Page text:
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Atomistic modelling of scattering data in the Collaborative Computational Project for Small Angle Scattering (CCP-SAS)

Perkins, Stephen J.; Wright, David W.; Zhang, Hailiang; Brookes, Emre H.; Chen, Jianhan; Irving, Thomas C.; Krueger, Susan; Barlow, David J.; Edler, Karen J.; Scott, David J.; Terrill, Nicholas J.; King, Stephen M.; Butler, Paul D.; Curtis, Joseph E.

Authors

Stephen J. Perkins

David W. Wright

Hailiang Zhang

Emre H. Brookes

Jianhan Chen

Thomas C. Irving

Susan Krueger

David J. Barlow

Karen J. Edler

DAVID SCOTT david.scott@nottingham.ac.uk
Associate Professor & Reader Inphysical Biochemistry

Nicholas J. Terrill

Stephen M. King

Paul D. Butler

Joseph E. Curtis



Abstract

The capabilities of current computer simulations provide a unique opportunity to model small-angle scattering (SAS) data at the atomistic level, and to include other structural constraints ranging from molecular and atomistic energetics to crystallography, electron microscopy and NMR. This extends the capabilities of solution scattering and provides deeper insights into the physics and chemistry of the systems studied. Realizing this potential, however, requires integrating the experimental data with a new generation of modelling software. To achieve this, the CCP-SAS collaboration (http://www.ccpsas.org/) is developing open-source, high-throughput and user-friendly software for the atomistic and coarse-grained molecular modelling of scattering data. Robust state-of-the-art molecular simulation engines and molecular dynamics and Monte Carlo force fields provide constraints to the solution structure inferred from the small-angle scattering data, which incorporates the known physical chemistry of the system. The implementation of this software suite involves a tiered approach in which GenApp provides the deployment infrastructure for running applications on both standard and high-performance computing hardware, and SASSIE provides a workflow framework into which modules can be plugged to prepare structures, carry out simulations, calculate theoretical scattering data and compare results with experimental data. GenApp produces the accessible web-based front end termed SASSIE-web, and GenApp and SASSIE also make community SAS codes available. Applications are illustrated by case studies: (i) inter-domain flexibility in two- to six-domain proteins as exemplified by HIV-1 Gag, MASP and ubiquitin; (ii) the hinge conformation in human IgG2 and IgA1 antibodies; (iii) the complex formed between a hexameric protein Hfq and mRNA; and (iv) synthetic 'bottlebrush' polymers.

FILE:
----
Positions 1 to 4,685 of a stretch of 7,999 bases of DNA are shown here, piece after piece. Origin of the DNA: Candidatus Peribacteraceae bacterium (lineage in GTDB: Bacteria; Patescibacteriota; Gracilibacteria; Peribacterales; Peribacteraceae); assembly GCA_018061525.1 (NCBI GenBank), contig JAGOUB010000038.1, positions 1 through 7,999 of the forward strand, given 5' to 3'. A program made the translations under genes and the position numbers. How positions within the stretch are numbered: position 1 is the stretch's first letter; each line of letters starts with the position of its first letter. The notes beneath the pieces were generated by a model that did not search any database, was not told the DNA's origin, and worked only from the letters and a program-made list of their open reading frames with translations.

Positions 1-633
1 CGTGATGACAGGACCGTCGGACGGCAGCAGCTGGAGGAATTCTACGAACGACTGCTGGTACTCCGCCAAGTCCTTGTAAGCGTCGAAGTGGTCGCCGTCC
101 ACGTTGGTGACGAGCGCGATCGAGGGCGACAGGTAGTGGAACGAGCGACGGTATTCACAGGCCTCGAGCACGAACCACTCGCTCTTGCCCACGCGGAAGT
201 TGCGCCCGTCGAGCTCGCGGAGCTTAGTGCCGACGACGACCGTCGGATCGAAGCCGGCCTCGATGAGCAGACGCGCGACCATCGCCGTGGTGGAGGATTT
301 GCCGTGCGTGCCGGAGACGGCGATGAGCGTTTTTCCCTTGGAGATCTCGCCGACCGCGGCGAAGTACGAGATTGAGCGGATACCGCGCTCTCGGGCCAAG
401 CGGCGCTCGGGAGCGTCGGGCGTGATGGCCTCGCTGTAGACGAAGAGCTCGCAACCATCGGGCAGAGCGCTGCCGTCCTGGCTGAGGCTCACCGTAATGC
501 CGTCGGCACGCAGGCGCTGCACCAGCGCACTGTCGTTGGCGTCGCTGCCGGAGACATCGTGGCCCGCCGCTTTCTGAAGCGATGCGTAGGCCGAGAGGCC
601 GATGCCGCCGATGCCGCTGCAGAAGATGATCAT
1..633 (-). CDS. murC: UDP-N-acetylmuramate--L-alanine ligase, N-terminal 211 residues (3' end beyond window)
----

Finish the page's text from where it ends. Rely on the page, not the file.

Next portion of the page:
Citation

Perkins, S. J., Wright, D. W., Zhang, H., Brookes, E. H., Chen, J., Irving, T. C., …Curtis, J. E. (2016). Atomistic modelling of scattering data in the Collaborative Computational Project for Small Angle Scattering (CCP-SAS). Journal of Applied Crystallography, 49(6), 1861-1875. https://doi.org/10.1107/S160057671601517X

Journal Article Type Article
Acceptance Date Sep 26, 2016
Online Publication Date Oct 14, 2016
Publication Date Dec 1, 2016
Deposit Date Apr 21, 2017
Publicly Available Date Apr 21, 2017
Journal Journal of Applied Crystallography
Print ISSN 0021-8898
Electronic ISSN 1600-5767
Publisher International Union of Crystallography
Peer Reviewed Peer Reviewed
Volume 49
Issue 6
Pages 1861-1875
DOI https://doi.org/10.1107/S160057671601517X
Keywords molecular dynamics (MD); molecular modelling; scattering curve fits; small-angle-neutron scattering (SANS); small-angle-X-ray scattering (SAXS)
Public URL http://eprints.nottingham.ac.uk/id/eprint/41955
Publisher URL http://scripts.iucr.org/cgi-bin/paper?S160057671601517X
Copyright Statement Copyright information regarding this work can be found at the following address: http://creativecommons.org/licenses/by/4.0

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